Filed under book | Tags: · abstraction, aesthetics, affect, algorithm, body, choreography, code, composition, computation, computing, dance, digital, geometry, image, infinity, mathematics, mind, movement, number, object, philosophy, sensation, virtual
“Digital technologies offer the possibility of capturing, storing, and manipulating movement, abstracting it from the body and transforming it into numerical information. In Moving without a Body, Stamatia Portanova considers what really happens when the physicality of movement is translated into a numerical code by a technological system. Drawing on the radical empiricism of Gilles Deleuze and Alfred North Whitehead, she argues that this does not amount to a technical assessment of software’s capacity to record motion but requires a philosophical rethinking of what movement itself is, or can become.
Discussing the development of different audiovisual tools and the shift from analog to digital, she focuses on some choreographic realizations of this evolution, including works by Loie Fuller and Merce Cunningham. Throughout, Portanova considers these technologies and dances as ways to think—rather than just perform or perceive—movement. She distinguishes the choreographic thought from the performance: a body performs a movement, and a mind thinks or choreographs a dance. Similarly, she sees the move from analog to digital as a shift in conception rather than simply in technical realization. Analyzing choreographic technologies for their capacity to redesign the way movement is thought, Moving without a Body offers an ambitiously conceived reflection on the ontological implications of the encounter between movement and technological systems.”
Publisher MIT Press, 2013
Technologies of Lived Abstraction series
ISBN 0262018926, 9780262018920
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Filed under journal | Tags: · copyright, identity, intellectual property, philosophy, virtual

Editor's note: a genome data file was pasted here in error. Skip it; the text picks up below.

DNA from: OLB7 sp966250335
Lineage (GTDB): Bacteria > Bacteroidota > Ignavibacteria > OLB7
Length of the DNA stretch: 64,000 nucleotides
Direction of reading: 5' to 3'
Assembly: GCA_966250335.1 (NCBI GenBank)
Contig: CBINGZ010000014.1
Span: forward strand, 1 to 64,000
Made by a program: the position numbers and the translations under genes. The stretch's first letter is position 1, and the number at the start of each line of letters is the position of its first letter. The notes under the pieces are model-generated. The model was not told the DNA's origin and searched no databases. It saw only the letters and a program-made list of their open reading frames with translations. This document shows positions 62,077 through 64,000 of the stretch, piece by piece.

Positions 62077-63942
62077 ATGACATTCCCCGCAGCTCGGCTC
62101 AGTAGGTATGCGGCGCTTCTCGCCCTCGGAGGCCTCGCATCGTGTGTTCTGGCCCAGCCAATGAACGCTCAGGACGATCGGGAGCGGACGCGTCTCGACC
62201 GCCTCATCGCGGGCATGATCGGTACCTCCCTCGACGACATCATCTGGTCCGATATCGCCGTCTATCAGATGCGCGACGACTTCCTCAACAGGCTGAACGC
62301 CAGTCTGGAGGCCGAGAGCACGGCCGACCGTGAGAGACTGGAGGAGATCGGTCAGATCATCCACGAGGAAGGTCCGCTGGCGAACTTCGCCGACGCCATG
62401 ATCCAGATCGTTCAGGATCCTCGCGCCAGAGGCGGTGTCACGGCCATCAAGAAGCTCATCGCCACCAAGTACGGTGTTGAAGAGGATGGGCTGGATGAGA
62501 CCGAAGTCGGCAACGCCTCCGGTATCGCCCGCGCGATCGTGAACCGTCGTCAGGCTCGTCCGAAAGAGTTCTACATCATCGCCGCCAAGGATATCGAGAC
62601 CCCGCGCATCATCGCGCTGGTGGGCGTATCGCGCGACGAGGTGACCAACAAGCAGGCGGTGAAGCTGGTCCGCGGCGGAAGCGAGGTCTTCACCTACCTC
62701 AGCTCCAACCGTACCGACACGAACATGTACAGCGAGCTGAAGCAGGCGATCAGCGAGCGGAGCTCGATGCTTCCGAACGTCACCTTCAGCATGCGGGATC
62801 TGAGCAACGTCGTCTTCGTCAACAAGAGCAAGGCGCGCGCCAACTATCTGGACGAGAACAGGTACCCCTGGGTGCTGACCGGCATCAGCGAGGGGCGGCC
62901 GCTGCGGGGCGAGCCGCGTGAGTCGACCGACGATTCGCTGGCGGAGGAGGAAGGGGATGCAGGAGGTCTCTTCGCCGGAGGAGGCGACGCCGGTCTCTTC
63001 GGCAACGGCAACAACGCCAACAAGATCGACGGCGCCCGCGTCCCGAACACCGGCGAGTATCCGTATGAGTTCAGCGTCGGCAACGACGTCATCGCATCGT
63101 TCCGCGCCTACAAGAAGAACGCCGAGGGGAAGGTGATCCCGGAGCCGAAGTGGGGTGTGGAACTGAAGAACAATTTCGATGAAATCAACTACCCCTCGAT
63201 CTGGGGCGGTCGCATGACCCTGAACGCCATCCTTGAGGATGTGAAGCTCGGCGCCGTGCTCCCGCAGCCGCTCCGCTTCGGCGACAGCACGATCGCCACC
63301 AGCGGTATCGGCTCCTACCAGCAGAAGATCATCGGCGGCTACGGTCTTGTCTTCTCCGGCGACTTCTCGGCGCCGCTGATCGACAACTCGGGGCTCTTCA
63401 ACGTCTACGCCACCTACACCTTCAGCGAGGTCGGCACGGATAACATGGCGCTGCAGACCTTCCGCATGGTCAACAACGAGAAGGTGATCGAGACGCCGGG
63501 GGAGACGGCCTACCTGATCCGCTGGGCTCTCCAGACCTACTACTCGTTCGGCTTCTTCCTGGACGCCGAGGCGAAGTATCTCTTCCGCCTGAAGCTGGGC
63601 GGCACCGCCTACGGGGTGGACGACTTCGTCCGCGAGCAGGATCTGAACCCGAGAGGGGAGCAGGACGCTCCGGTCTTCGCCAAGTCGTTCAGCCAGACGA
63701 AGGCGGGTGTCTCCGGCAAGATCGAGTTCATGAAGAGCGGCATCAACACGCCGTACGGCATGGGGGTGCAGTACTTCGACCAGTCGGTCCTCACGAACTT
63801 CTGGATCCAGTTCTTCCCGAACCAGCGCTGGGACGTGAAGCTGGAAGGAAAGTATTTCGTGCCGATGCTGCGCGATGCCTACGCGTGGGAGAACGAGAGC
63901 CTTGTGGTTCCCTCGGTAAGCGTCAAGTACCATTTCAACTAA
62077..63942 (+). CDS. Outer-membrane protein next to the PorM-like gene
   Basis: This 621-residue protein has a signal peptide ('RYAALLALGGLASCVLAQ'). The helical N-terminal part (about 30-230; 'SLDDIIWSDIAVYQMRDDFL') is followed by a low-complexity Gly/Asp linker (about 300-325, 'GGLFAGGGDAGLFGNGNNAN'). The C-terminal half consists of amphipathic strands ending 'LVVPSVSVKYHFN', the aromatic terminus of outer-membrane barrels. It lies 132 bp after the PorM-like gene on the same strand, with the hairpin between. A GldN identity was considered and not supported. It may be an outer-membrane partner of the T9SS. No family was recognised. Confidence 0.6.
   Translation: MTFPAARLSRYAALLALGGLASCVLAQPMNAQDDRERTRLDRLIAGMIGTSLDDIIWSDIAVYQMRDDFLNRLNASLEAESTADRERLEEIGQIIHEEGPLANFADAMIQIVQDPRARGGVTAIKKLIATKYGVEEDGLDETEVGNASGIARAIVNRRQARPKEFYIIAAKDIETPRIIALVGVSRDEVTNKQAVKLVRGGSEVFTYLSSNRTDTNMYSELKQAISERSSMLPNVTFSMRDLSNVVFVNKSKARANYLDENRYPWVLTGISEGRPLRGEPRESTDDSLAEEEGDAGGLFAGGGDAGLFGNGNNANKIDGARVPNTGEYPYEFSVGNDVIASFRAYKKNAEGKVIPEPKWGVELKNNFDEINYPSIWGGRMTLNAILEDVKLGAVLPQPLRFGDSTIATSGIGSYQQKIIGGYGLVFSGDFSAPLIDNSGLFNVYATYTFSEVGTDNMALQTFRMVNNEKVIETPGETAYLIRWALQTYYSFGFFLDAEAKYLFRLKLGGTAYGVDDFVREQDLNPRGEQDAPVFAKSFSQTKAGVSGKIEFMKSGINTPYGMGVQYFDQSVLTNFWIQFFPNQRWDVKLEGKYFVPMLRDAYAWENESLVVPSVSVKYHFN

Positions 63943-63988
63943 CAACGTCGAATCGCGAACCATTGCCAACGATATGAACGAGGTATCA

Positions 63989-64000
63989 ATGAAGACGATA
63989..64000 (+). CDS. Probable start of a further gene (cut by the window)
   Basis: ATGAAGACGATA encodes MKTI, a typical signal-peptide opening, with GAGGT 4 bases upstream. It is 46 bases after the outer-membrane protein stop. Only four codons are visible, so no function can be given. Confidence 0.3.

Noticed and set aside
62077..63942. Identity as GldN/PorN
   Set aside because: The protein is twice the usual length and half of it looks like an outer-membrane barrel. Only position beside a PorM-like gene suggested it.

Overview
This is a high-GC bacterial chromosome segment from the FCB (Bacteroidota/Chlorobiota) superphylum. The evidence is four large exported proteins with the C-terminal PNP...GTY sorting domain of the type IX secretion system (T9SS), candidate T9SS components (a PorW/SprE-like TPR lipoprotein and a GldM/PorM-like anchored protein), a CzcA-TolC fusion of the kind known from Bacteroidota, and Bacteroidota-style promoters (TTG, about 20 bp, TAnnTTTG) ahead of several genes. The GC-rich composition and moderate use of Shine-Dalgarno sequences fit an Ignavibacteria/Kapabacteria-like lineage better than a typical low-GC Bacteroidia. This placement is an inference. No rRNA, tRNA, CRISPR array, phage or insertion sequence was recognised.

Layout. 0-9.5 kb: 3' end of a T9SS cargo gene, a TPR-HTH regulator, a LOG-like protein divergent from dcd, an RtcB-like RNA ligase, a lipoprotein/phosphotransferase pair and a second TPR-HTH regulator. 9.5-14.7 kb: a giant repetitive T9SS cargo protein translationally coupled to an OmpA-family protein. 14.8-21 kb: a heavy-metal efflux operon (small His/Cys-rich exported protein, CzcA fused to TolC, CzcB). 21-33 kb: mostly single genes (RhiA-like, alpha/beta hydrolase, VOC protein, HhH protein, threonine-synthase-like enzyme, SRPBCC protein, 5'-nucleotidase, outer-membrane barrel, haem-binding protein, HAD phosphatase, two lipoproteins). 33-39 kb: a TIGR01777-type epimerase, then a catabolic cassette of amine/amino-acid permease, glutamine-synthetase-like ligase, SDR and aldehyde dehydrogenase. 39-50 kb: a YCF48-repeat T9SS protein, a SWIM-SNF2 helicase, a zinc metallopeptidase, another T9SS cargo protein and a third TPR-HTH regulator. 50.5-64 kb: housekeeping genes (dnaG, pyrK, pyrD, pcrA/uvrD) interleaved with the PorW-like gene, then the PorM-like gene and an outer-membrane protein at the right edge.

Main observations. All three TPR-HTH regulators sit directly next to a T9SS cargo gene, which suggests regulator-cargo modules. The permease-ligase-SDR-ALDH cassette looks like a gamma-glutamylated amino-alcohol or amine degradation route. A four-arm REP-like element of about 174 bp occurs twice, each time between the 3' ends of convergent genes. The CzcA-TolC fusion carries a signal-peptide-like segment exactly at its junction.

Audiovisual Thinking is a leading journal of academic videos about audiovisuality, communication and media. The journal is a pioneering forum where academics and educators can articulate, conceptualize and disseminate their research about audiovisuality and audiovisual culture through the medium of video.
Issue 2: Rights and wrongs in the age of digital media
The second issue of Audiovisual Thinking focuses on how copyright and intellectual property issues relate to audiovisuality in general and academic video essays in particular.
Issue 3: The real, the virtual and the fictional
What is digital? What is virtual? How do the digital and the virtual relate to each other? Is virtual the opposite of real, or is it a subset of reality? And where in this does the fictional come in? Although philosophical, these issues have in many different ways impacted on how we think about identity, integrity, communication and media in this digital era we have created for ourselves.
Contact: Inge Ejbye Sørensen
Editorial board: Thommy Eriksson, Oranit Klein Shagrir, Inge Sørensen, Petri Kola, Sanna Marttila
Filed under book | Tags: · affect, chaos theory, empiricism, field, perception, philosophy, synaesthesia, virtual
Although the body has been the focus of much contemporary cultural theory, the models that are typically applied neglect the most salient characteristics of embodied existence—movement, affect, and sensation—in favor of concepts derived from linguistic theory. In Parables for the Virtual Brian Massumi views the body and media such as television, film, and the Internet, as cultural formations that operate on multiple registers of sensation beyond the reach of the reading techniques founded on the standard rhetorical and semiotic models.
Renewing and assessing William James’s radical empiricism and Henri Bergson’s philosophy of perception through the filter of the post-war French philosophy of Deleuze, Guattari, and Foucault, Massumi links a cultural logic of variation to questions of movement, affect, and sensation. If such concepts are as fundamental as signs and significations, he argues, then a new set of theoretical issues appear, and with them potential new paths for the wedding of scientific and cultural theory. Replacing the traditional opposition of literal and figural with new distinctions between stasis and motion and between actual and virtual, Parables for the Virtual tackles related theoretical issues by applying them to cultural mediums as diverse as architecture, body art, the digital art of Stelarc, and Ronald Reagan’s acting career. The result is an intriguing combination of cultural theory, science, and philosophy that asserts itself in a crystalline and multi-faceted argument.
Parables for the Virtual will interest students and scholars of continental and Anglo-American philosophy, cultural studies, cognitive science, electronic art, digital culture, and chaos theory, as well as those concerned with the “science wars” and the relation between the humanities and the sciences in general.
Publisher Duke University Press, 2002
Post-contemporary interventions series
ISBN 0822328976, 9780822328971
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